Arboricultural Systems Integration   972-772-5314

How to kill a tree!


Now we know this appears to be a strange topic for a company that has spent nearly four decades planting and preserving trees, but there is a point to be made here.  Some trees are killed out of ignorance.  Some are killed by those rendering other services.  Those people may attempt to assure you that their services will cause no harm to your tree.  Why?  They may be motivated only by today's cash flow, and little regard for your personal property.
 The first on our list for willful destruction of your property is one segment of those engaged in turf management.  We have many who are quite ethical, but entirely ignorant of the impact of some of the materials they are using.  But all of them that hold a license issued by the State of Texas are required to know, understand, and adhere to the product label of the materials they apply.

Weed control materials applied to your yard are often labeled with a variation of "Not for use within the root zone area of desirable trees and shrubs".  In other words, the chemical does not discriminate between a Dandelion and an Oak, Elm, or Boxwood.  While the chemical may produce quick death of all those pesky Dandelions, it may not produce one recognizable foliar symptom in your trees or shrubs.  But be forewarned!  That herbicide IS at work on the quite complicated, delicately balanced, botanical metabolisms of the much larger, highly valuable, trees and shrubs.


Sometimes this effect reduces tree or shrub capabilities to contend with other stress factors, such as high temperatures, drought stress, or nutrient deficiencies.  Add in years of applications and the cumulative effect can overwhelm a magnificent tree that had more than a hundred years of life remaining.  Often insects move in upon stressed trees, so mortality is assigned to that population surge.  Though the insects may have caused the mortality, they werenít what set the tree up for being vulnerable to them.  You see, trees have innate systems that deal with insects.  Stress the tree and the opportunistic insects move in on the weakened tree.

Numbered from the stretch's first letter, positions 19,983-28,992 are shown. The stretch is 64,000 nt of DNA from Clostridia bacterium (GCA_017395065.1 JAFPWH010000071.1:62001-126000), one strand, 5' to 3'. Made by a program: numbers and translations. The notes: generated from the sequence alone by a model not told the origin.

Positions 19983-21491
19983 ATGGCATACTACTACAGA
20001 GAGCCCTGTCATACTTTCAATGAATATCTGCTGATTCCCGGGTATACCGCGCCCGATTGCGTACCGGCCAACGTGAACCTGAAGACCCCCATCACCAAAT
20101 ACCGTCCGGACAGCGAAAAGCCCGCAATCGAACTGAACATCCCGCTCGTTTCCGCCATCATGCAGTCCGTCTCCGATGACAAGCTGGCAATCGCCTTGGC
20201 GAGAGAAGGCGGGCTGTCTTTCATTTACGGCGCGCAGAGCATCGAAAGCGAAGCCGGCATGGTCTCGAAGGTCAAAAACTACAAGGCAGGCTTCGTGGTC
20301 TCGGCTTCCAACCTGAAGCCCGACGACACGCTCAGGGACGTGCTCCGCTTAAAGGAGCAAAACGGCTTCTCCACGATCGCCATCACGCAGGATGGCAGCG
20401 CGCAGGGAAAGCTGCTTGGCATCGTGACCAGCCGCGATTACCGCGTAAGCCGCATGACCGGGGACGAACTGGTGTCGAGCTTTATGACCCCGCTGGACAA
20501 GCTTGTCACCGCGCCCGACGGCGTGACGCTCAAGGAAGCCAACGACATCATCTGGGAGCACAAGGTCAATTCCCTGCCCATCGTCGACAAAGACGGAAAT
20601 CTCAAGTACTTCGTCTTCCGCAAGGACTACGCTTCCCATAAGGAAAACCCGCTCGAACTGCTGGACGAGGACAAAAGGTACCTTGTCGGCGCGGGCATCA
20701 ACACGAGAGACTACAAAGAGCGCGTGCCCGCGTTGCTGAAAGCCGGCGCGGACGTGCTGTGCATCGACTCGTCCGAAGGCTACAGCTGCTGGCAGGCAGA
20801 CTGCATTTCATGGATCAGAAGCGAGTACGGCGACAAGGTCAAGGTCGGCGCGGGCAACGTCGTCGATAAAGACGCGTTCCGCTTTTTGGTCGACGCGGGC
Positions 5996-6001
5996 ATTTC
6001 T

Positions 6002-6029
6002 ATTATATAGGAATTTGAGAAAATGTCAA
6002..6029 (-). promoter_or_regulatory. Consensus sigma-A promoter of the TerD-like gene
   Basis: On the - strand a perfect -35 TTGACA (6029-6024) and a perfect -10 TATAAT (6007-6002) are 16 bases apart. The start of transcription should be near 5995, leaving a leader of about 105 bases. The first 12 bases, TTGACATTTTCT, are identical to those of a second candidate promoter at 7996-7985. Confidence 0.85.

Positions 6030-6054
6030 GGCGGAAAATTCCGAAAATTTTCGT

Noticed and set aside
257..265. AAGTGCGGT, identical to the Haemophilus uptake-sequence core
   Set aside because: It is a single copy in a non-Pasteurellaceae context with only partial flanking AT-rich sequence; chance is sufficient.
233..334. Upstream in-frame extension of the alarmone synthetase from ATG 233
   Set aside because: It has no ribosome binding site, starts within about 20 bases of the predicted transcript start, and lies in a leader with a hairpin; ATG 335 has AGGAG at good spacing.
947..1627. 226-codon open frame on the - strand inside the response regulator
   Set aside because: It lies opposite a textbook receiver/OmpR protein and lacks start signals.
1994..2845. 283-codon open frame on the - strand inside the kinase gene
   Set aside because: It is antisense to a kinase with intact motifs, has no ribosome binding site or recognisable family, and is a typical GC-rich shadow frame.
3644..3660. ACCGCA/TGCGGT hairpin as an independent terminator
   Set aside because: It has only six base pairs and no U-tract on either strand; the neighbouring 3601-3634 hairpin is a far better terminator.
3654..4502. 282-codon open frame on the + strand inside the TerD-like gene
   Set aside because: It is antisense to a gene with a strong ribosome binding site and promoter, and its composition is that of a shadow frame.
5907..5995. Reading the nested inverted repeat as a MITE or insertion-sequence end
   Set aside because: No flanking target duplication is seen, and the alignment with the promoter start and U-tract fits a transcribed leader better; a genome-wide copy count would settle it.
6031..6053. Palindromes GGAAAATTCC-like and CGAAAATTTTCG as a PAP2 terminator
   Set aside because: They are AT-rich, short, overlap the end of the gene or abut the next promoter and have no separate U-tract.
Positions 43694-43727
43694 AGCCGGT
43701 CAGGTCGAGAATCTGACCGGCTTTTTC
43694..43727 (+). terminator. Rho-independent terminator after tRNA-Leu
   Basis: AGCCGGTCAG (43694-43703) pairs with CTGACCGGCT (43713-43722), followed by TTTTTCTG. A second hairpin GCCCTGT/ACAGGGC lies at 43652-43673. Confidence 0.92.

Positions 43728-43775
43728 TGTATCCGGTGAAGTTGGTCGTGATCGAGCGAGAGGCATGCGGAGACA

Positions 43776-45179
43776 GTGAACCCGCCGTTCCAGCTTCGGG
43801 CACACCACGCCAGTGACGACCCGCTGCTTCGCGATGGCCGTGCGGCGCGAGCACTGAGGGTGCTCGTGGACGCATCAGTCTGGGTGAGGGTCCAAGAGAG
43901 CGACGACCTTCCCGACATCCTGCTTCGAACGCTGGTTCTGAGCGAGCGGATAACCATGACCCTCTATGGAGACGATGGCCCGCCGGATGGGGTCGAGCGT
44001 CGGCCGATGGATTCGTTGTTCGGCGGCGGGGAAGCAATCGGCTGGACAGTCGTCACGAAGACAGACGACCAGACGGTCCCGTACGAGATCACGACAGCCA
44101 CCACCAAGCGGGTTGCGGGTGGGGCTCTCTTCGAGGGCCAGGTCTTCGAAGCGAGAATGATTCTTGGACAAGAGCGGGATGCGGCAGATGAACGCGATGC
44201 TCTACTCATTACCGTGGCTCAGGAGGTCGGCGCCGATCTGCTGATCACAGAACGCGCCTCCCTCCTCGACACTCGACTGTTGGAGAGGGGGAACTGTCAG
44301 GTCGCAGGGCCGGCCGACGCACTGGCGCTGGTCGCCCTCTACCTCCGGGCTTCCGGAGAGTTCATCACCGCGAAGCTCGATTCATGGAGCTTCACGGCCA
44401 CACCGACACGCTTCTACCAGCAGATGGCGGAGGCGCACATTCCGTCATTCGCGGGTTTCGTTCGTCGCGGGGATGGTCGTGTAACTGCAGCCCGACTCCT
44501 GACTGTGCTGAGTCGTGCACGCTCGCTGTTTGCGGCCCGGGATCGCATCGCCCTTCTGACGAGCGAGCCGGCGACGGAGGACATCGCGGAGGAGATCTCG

But, it can be even worse!  We have caught applicators of these materials applying the chemicals at two, three, or more times the recommended concentration or frequency of application!  Now why would someone risk a violation of quite stringent regulations and risk heavy fines, loss of their license, protracted litigation, and perhaps even imprisonment?  For some it is sheer ignorance.  They believe that 'more is better'.  For others, the motivation once again boils down to money.


Some companies pay their applicators a percentage of production profits as their primary compensation.  And many applicators are independent small businesses.  For some, money overrides ethics, the law, and personal responsibility.  If they have to return to a yard to re-apply chemical herbicides, because their client noticed that not all of the weeds were killed in the last service call, the expenses of that extra 'free' service call cuts deeply into their profit margin.  Many companies have a 'weed free' guarantee.  So why not mix it stronger so that every last weed is more certainly killed?  The reason they shouldnít is because that label has restrictions for very valid reasons.


Many in the weed control business have a poor understanding of how plants function, especially their subterranean structure.  They have told us, "We donít apply it within the drip line of trees".  They are often surprised when we inform them that trees have root systems that extend two to three times the drip line of a tree.  In many cases, that means a single medium sized tree in the front yard precludes use of the herbicide anywhere in the yard!


This is not an indictment of all turf maintenance companies.  However, at this time, we observe the majority of them using such products well outside the labeled restrictions.